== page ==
North Korea executed its highly anticipated missile launch and with its failure managed to achieve the second worst outcome imaginable. (The worst would have been hitting China.) The North Koreans have managed in a single stroke to not only defy the UN Security Council, the United States, and even their patron China, but also demonstrate ineptitude.
Publicized in advance, coming at the time of celebrations for the centenary of the birth of Kim Il-sung, the nation's founding leader and grandfather of newly installed leader Kim Jong-un, it is hard to imagine a greater humiliation. The regime even had the nerve to up the ante by inviting a gaggle of foreign press to visit the launch site and missile command and control center. In the hours after the launch, a number were broadcasting from Pyongyang about the fact that their briefers were missing in action and an eerie silence had descended. Some of the scientists and engineers associated with the launch are likely facing death or the gulag as scapegoats for this embarrassment.
It would be easy to gloat, but the missile failure has increased the likelihood of some follow-up provocation. Before the launch, it was probable that North Korea would conduct a third nuclear test; now it is a virtual certainty. Having lost face, Kim Jong-un will be under tremendous pressure to double down in an attempt to reestablish international and domestic credibility. Satellite imagery has suggested that preparations for a third nuclear test, possibly based on the country's yet-untested highly enriched uranium program, were already underway.
The UN Security Council will probably become the locus of international indignation over the next week, although there are already reports that the United States may not invest much in the effort. It was unlikely that the United States and its allies could get much more out of the UN Security Council beyond another slap on the wrist, in part because it's hard to find more that the Chinese will agree to sanction. Nonetheless, as we learned in 2009, UN Security Council expressions of indignation trigger North Korean expressions of indignation.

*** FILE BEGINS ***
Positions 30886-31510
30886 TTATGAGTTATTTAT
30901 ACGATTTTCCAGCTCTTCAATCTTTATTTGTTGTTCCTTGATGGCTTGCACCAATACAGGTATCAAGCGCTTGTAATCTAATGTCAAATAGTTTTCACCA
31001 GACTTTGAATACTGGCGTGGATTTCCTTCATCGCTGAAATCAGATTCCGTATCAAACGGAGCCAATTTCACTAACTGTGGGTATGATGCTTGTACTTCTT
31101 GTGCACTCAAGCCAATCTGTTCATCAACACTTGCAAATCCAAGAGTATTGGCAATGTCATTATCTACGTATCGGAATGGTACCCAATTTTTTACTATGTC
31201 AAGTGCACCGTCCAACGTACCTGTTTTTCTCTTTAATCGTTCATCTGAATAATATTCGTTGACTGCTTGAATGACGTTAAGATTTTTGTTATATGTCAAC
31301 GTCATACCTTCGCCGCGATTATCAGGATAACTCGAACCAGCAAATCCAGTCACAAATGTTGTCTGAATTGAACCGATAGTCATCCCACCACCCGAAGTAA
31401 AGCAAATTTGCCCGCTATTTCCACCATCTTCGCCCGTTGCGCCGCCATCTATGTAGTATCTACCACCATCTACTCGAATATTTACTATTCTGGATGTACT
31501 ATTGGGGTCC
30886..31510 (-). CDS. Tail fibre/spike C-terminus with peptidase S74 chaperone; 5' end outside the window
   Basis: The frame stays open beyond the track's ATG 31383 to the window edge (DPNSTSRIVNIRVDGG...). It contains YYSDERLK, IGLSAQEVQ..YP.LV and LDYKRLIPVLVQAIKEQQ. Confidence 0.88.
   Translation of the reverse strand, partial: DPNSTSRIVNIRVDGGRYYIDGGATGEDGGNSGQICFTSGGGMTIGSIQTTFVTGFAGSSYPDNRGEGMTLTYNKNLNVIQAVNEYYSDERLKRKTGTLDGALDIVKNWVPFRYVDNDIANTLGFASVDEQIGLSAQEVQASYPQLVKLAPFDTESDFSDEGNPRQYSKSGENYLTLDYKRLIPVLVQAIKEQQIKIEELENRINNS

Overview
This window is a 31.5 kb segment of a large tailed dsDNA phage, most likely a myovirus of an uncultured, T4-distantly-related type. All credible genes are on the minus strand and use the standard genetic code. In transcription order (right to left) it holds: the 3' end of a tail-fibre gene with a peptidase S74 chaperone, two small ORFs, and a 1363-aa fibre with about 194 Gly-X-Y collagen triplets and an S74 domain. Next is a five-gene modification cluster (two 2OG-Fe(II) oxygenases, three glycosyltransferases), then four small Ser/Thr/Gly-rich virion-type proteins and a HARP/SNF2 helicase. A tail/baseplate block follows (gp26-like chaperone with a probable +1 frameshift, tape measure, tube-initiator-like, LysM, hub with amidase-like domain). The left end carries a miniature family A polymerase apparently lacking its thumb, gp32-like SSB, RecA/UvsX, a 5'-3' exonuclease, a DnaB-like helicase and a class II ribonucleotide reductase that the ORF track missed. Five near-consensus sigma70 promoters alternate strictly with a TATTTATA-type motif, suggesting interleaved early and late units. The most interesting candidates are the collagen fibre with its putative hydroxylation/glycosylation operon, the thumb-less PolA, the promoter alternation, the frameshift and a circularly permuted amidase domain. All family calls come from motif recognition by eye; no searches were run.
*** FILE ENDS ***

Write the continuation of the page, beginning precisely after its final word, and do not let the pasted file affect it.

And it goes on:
Such a sequence—missile test, weak UN Security Council response, nuclear test—has occurred in both 2006 and 2009 as Steph Haggard observed earlier this week. With this fiasco, it seems likely that a third nuclear test will move forward sooner rather than later.
The well-crafted White House statement, delivered by Jay Carney, is reproduced in full below.
White House Statement on the Missile Launch
Despite the failure of its attempted missile launch, North Korea's provocative action threatens regional security, violates international law, and contravenes its own recent commitments. While this action is not surprising given North Korea's pattern of aggressive behavior, any missile activity by North Korea is of concern to the international community. The United States remains vigilant in the face of North Korean provocations, and is fully committed to the security our allies in the region.
The President has been clear that he is prepared to engage constructively with North Korea. However, he has also insisted that North Korea live up to its own commitments, adhere to its international obligations, and deal peacefully with its neighbors.
North Korea is only further isolating itself by engaging in provocative acts, and is wasting its money on weapons and propaganda displays while the North Korean people go hungry. North Korea's long-standing development of missiles and pursuit of nuclear weapons have not brought it security—and never will. North Korea will only show strength and find security by abiding by international law, living up to its obligations, and by working to feed its citizens, to educate its children, and to win the trust of its neighbors.
Perhaps constrained by growing access to information, the regime released a brief statement acknowledging that the satellite had failed to enter orbit; the full statement is translated below.
KCNA Statement on the Missile Launch
Pyongyang, April 13 (KCNA)—The DPRK launched its first application satellite Kwangmyongsong-3 at the Sohae Satellite Launching Station in Cholsan County, North Phyongan Province at 07:38:55 a.m. on Friday.
The earth observation satellite failed to enter its preset orbit.
Scientists, technicians, and experts are now looking into the cause of the failure. -0-
*With apologies to Anderson Cooper.
This post first appeared on the blog North Korea: Witness to Transformation.